One word of caution on the paper seed pots: they are delicate. I checked on the tray of pots on Saturday morning to find that one of my cats had tramped through there.  One of the pots that got stepped on was split down the side. You can see it in the forefront of the picture. If you have curious critters or small children, this might be something to consider when deciding to use the paper pot method. But I just stood the pots back up, re-shaped them a bit, and everything seems no worse for the wear. 

Wednesday, January 4, 2012

Seed Organization

I can’t be the only one with this problem – Storing and organizing left over seed. I’ve tried several different methods over the last year, none of which were terribly successful. Initially, I taped the seed packets closed and put them in an old school-supplies box. This was adequate until I needed back in those seed packets. Every time I had to cut the tape to re-open the seed packets, the packet itself degraded a little more. Also, there was no organization to the box. When I needed a specific packet, I had to sort through everything in the box to find it.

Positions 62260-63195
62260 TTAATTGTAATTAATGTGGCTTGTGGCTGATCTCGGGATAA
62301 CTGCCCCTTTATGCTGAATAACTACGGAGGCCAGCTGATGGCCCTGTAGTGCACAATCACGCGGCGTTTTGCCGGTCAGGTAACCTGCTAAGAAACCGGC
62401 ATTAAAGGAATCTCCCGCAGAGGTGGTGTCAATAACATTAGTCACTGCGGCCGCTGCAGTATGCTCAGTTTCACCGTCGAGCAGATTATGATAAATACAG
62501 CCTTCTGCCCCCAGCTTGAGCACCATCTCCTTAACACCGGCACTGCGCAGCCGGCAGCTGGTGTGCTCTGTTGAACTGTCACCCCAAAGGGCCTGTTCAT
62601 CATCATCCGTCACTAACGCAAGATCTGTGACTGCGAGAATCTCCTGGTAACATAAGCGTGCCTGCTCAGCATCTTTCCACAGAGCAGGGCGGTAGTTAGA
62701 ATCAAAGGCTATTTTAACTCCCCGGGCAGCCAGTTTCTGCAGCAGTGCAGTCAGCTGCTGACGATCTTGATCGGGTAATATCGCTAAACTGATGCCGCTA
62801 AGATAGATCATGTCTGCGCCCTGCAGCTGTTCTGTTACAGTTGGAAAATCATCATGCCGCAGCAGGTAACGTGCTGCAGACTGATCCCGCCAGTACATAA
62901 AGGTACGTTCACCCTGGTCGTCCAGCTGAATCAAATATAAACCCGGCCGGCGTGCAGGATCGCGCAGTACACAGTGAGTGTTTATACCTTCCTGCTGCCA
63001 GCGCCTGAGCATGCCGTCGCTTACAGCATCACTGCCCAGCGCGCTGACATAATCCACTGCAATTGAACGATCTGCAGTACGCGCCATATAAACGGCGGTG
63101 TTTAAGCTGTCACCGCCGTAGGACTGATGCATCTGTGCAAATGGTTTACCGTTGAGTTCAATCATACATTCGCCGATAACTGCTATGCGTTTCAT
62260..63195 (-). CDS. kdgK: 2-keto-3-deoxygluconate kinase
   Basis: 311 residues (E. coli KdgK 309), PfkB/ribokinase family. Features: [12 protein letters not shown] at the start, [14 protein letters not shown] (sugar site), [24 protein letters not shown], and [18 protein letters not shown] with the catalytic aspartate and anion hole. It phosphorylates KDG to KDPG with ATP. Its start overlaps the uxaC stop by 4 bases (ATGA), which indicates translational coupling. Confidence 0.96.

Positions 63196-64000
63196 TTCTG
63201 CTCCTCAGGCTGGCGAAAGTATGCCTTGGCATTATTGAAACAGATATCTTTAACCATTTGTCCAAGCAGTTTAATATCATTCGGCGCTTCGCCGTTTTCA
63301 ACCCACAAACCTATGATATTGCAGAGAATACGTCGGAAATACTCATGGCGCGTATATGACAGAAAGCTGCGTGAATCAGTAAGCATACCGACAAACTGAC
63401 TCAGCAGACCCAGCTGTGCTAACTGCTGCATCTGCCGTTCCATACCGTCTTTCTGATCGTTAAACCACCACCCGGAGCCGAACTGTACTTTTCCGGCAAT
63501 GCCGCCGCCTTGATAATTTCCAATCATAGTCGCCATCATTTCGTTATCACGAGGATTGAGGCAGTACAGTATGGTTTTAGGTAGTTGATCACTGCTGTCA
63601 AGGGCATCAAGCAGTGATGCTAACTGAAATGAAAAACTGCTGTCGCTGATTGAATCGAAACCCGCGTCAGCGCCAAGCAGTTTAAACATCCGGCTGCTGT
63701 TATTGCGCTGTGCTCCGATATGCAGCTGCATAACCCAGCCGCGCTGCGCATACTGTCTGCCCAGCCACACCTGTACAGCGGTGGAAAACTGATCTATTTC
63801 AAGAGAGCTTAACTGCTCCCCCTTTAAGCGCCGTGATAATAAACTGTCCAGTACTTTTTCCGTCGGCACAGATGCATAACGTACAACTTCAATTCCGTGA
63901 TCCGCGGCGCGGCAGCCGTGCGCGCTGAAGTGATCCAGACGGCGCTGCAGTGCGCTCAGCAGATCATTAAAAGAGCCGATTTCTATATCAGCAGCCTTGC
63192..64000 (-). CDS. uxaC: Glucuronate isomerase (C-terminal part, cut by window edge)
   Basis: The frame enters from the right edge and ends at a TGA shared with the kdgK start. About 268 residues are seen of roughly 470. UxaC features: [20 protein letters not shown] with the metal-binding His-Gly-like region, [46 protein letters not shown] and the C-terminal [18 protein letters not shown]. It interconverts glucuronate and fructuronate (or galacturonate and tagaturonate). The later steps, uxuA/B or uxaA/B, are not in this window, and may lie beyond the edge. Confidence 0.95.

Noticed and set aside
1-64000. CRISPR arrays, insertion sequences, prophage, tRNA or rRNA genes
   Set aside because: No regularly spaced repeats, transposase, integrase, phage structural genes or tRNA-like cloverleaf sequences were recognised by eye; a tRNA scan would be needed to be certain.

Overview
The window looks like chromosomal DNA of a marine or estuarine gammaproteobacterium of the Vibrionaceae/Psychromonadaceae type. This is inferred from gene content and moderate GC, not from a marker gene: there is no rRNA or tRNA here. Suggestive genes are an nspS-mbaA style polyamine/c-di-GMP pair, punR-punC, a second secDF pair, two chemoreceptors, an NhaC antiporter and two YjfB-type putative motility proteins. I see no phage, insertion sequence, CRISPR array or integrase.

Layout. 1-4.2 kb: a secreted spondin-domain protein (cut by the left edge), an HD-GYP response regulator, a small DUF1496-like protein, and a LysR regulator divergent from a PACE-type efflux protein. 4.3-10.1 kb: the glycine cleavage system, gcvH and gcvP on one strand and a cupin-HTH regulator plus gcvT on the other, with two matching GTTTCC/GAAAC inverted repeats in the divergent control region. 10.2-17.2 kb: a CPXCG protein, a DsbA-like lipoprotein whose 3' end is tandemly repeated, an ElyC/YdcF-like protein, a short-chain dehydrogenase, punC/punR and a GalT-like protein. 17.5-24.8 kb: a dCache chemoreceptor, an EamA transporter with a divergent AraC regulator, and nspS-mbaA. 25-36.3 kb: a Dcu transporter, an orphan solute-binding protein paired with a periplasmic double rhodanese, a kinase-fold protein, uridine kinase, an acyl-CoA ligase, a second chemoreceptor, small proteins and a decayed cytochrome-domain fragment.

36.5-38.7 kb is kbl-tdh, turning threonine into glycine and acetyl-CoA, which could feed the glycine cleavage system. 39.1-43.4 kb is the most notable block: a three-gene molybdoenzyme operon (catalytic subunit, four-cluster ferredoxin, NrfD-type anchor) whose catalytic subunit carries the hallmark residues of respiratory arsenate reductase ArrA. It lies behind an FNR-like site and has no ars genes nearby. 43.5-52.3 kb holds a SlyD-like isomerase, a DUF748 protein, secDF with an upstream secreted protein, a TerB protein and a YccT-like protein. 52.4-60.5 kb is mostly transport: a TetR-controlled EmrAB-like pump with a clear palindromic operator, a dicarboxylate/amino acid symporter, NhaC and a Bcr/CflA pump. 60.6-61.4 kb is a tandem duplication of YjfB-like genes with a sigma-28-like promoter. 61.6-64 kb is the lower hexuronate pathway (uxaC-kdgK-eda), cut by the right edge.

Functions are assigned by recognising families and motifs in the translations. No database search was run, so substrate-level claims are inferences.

Next I put the different varieties of seed packets in their own labeled baggies. I had a plastic sandwich bag for all my different tomatoes, eggplants, peppers, etc. This helped with the organization, but the seed leaked out of the seed packets and soon I had bags of miscellaneous tomatoes, eggplants, and peppers.
So here’s my latest attempt:

Seed book
I tri-folded the seed packets and slid them into clear plastic business card holder sheets. Each sheet holds 10 seed packets. I can actually read the seed packets, and so far, I don’t think that any seed has been able to escape the packets. The image above is my test run. I am going to take it on a trip to share with some gardening friends. If the seeds all stay put, I will put my other (20-30) seed packets in the protector sheets and organize it so that each sheet is dedicated to a plant type (i.e.: berries, carrots, peppers, tomatoes, greens, etc.).I also put white ruled paper behind each sheet and plan to catalog planting /germination notes for each seed I plant in 2012. Hopefully this seed catalog/garden diary will be the answer to my seed storage and organization prayers.

If anyone out there has a good method that works for them, I would love to hear about it. I’ll even post it here (with your permission) to share with others.

Tuesday, January 3, 2012

Time to start seeds?